Apple Watch Ultra models recently gained new low-power settings that can extend battery life up to 60 hours on a single charge, or what Apple calls “multi-day adventure battery life.” This article explains how it works and how to set it up.
When Apple introduced the Apple Watch Ultra in September, one of the touted features was that it boasts the best battery life of any Apple Watch, capable of reaching up to 36 hours during normal use. Given that successive Apple Watch Series models have only ever officially offered up to 18 hours (“all-day”) battery life in normal use, it was pretty big news.
While watchOS 9 brought a new Low Power Mode to Apple Watch Series 4 and later models that also offers up to 36 hours of battery, Apple promised to bring additional low-power settings to Apple Watch Ultra in the fall that would extend battery life even further and make it capable of reaching up to 60 hours.
Since then, Apple has released watchOS 9.1 and the company has followed through on its promise, allowing Ultra owners to eke even more life out of their timepiece. The steps below explain how to enable it, but before you can make use of the new feature, you’ll need to make sure your Apple Watch Ultra is updated to watchOS 9.1 or later.
In the Watch app on your iPhone, go to General -> Software Update. If you’re not already up to date, wait for the update to appear, then tap Download and Install. Make sure your Apple Watch has at least 50% charge and is connected to its charger while the update process completes.
Get 60-Hour Battery Life on Apple Watch Ultra
To achieve the extended battery life, Ultra models must first have workout settings enabled for fewer heart rate and GPS readings. Here’s how to enable them. (Note that these settings are also available on Apple Watch Series 8 and second-generation Apple Watch SE, but Apple has not stated that they will extend battery life on these models beyond the 36 hours offered by the system-wide Low Power Mode.)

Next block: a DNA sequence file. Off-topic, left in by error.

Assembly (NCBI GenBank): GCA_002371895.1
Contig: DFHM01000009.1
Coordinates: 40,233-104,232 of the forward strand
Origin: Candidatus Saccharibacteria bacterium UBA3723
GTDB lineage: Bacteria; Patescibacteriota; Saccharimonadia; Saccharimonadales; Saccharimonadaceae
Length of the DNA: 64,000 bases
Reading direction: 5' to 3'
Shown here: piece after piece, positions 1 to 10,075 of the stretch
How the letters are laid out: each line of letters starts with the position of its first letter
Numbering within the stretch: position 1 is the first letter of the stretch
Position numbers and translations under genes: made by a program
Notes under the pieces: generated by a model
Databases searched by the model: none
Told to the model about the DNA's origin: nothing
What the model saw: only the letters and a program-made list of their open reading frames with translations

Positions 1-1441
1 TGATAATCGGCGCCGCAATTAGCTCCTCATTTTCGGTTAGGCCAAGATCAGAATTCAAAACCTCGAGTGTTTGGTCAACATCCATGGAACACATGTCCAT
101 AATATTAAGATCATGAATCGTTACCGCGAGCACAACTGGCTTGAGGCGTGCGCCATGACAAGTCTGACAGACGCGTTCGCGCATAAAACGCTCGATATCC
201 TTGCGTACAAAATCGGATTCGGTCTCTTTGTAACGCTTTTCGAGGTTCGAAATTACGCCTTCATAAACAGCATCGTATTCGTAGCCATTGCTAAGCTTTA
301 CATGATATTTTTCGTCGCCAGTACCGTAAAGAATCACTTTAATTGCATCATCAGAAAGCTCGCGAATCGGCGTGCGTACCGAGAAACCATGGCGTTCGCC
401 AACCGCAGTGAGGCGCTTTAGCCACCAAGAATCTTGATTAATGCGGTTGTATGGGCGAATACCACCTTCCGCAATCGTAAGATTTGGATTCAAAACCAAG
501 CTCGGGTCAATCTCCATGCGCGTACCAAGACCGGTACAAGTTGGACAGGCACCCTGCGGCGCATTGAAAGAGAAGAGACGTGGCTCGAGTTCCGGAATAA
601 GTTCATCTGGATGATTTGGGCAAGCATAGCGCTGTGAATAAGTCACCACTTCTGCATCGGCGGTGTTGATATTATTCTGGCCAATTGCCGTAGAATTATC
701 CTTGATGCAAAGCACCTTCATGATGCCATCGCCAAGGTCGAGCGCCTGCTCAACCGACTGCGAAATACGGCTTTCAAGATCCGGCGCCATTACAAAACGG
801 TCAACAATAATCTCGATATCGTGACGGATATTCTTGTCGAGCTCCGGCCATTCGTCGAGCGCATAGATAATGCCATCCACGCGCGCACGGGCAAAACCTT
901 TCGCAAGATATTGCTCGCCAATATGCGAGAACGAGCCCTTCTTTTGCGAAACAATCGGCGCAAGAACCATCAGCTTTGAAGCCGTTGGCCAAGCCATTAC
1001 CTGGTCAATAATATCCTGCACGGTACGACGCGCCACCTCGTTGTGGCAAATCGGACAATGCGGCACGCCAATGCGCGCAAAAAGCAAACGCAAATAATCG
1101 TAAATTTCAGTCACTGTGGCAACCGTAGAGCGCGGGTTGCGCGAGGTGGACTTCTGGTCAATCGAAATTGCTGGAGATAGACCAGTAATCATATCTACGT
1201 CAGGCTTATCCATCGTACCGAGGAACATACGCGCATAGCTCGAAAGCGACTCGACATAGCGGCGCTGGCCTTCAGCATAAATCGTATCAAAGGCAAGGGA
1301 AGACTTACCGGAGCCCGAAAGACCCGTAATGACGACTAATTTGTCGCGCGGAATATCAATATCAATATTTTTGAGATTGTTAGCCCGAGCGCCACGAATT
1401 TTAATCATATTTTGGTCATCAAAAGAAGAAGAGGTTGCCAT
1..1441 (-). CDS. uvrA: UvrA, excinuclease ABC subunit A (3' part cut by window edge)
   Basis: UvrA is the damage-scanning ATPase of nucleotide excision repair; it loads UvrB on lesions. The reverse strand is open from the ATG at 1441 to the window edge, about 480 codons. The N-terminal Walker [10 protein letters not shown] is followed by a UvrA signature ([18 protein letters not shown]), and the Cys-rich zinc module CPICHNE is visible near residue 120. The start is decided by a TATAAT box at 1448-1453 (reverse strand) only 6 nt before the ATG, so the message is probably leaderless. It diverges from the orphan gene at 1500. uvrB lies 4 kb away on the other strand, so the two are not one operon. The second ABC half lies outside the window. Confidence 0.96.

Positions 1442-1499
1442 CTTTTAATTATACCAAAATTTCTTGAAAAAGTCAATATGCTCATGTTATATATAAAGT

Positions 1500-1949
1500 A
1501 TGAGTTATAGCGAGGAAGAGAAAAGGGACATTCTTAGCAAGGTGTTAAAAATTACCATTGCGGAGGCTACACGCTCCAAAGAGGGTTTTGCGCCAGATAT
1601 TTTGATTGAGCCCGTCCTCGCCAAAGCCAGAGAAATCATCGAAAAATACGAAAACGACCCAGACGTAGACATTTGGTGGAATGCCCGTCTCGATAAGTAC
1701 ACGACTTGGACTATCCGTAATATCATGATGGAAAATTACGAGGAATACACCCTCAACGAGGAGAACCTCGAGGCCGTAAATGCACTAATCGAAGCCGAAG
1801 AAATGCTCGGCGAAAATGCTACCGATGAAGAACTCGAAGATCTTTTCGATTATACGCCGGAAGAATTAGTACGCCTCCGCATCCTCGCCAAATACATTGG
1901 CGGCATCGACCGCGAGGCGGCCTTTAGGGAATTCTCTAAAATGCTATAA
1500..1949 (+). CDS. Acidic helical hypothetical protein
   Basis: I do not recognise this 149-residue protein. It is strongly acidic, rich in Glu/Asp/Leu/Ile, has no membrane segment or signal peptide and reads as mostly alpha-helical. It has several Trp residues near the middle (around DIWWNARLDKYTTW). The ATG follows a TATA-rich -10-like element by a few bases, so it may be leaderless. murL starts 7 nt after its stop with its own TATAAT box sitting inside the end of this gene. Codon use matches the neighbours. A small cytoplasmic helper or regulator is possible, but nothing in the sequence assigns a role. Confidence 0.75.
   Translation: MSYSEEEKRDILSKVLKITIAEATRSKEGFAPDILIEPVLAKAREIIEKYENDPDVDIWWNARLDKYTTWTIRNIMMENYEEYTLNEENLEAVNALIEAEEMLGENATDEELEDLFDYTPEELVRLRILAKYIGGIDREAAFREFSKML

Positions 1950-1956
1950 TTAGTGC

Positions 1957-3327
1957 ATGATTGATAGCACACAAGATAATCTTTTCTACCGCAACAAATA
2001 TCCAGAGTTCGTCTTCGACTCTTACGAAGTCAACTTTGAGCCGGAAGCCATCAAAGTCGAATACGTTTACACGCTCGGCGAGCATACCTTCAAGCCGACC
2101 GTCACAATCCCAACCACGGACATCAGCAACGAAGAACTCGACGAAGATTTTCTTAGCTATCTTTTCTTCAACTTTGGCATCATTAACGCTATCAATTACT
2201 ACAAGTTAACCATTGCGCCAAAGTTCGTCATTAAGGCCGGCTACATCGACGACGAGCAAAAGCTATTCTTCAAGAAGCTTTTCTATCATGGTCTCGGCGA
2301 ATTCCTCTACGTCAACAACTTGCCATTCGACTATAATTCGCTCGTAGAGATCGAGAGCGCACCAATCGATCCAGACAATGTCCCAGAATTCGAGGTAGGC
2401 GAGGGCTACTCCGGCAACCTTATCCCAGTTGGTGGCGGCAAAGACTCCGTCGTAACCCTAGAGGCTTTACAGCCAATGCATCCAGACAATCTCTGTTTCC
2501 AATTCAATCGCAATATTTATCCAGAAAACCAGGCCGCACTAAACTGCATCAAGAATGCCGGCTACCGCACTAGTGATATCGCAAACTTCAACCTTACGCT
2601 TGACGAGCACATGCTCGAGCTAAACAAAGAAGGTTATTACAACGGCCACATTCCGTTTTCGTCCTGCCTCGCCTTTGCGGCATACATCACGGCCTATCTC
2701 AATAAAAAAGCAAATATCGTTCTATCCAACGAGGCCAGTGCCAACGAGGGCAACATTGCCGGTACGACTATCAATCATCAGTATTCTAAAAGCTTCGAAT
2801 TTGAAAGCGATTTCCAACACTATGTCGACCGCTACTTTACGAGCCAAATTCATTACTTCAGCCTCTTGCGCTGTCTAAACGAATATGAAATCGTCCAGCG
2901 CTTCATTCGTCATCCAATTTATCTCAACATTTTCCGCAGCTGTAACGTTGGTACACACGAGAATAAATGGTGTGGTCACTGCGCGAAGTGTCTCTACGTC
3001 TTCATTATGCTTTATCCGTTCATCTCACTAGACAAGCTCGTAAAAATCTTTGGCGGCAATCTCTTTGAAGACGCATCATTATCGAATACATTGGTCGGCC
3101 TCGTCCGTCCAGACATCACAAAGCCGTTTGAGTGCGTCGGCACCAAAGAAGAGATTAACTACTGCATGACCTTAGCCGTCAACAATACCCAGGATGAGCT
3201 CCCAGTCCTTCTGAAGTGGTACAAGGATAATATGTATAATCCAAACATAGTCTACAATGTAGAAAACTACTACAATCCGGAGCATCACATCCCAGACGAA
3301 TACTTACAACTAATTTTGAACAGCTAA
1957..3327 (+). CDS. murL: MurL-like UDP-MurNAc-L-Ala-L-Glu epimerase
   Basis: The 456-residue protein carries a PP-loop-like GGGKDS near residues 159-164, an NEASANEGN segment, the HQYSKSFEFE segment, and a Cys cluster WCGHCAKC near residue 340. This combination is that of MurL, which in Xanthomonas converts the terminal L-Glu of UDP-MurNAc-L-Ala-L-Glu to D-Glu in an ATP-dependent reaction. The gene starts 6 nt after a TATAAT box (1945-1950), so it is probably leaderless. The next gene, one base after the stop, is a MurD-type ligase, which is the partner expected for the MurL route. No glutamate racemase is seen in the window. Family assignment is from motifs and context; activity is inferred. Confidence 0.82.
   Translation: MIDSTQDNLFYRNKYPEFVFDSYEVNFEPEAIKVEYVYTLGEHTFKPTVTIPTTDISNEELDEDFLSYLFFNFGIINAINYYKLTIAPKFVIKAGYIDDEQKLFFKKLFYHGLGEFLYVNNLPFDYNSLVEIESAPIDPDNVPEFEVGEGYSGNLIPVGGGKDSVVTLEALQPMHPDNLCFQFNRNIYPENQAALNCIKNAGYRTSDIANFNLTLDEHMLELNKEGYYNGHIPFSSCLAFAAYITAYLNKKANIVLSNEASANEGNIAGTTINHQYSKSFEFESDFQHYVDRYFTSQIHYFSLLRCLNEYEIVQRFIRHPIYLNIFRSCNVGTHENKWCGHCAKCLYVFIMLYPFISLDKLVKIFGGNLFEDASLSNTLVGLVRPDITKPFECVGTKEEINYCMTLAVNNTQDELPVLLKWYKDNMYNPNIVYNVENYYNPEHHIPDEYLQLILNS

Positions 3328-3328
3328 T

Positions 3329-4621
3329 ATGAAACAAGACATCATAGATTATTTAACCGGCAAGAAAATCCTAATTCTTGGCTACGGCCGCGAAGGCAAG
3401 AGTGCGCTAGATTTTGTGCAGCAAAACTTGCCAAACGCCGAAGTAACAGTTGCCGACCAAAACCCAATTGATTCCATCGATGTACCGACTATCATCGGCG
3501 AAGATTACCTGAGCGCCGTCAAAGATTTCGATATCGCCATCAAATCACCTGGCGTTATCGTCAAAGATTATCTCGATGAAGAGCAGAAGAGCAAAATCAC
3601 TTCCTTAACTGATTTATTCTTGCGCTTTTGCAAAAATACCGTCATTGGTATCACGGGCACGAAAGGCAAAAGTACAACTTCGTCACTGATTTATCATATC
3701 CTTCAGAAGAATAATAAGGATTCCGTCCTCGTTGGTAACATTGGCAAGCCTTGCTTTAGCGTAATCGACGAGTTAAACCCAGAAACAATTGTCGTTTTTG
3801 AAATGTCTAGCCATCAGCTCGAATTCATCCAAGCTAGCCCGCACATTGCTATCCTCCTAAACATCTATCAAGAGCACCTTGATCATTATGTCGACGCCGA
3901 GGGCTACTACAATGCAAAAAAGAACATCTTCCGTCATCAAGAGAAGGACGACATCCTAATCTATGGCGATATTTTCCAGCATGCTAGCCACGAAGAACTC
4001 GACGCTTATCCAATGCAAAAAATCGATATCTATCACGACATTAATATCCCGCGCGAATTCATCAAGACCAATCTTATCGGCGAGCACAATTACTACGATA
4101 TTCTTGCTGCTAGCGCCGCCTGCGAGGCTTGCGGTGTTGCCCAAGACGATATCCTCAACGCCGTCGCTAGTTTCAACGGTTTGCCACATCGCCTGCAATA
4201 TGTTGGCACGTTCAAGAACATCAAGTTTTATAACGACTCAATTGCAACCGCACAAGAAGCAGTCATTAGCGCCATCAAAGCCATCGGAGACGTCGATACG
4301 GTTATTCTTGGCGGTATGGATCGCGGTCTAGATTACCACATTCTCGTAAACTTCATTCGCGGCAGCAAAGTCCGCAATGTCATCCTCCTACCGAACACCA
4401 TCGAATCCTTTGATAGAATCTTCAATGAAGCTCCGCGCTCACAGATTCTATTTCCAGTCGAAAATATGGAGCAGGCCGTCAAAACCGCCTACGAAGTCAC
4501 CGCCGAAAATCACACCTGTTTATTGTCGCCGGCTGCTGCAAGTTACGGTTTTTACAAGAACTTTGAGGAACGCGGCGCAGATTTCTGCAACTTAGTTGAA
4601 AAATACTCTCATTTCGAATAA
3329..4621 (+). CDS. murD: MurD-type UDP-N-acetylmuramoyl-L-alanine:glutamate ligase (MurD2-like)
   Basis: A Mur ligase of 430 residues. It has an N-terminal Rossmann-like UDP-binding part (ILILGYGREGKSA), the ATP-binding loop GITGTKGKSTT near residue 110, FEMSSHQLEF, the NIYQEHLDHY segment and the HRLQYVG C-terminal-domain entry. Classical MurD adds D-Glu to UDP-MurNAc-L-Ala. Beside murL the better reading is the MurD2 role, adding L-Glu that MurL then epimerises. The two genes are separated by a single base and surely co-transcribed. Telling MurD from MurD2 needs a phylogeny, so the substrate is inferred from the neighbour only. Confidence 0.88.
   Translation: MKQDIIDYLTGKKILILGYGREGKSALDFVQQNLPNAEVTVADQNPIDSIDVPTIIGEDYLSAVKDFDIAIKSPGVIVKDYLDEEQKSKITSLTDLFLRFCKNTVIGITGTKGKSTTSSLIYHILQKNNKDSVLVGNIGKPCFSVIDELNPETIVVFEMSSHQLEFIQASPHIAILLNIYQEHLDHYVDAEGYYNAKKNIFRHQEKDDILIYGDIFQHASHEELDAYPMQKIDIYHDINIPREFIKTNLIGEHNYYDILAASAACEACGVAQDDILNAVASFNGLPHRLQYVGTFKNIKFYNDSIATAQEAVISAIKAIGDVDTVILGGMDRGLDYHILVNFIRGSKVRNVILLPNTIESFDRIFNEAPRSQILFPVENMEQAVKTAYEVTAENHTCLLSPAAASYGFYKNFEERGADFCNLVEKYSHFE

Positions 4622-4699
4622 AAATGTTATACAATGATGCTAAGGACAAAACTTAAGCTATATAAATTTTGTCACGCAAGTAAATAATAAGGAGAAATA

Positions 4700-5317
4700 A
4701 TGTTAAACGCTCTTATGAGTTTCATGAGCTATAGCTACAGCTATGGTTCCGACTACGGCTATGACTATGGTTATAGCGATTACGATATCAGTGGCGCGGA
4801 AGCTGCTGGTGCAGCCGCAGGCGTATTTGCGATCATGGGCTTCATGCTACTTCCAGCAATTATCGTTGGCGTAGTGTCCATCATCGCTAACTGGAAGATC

Apple says that with the above settings enabled, Low Power Mode preserves battery life only during walking, running, and hiking workouts, by reducing the frequency of GPS and heart rate readings (heart rate readings are reduced to once per minute, while GPS readings are reduced to once every two minutes) and turning off alerts, splits, and segments. In other words, this means that to get the full 60 hours of battery life, you’ll need to enable Low Power Mode outside of workouts as well.
When set up in this manner, Ultra users can expect to get “up to” 60 hours of battery life from their smartwatch. This number is calculated based on 15 hours of workout, over 600 time checks, 35 minutes of app use, 3 minutes of talk, and 15 hours of sleep tracking, over the course of 60 hours, according to Apple.
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Aha, now I see…I didn’t really understand the connection to the title itself…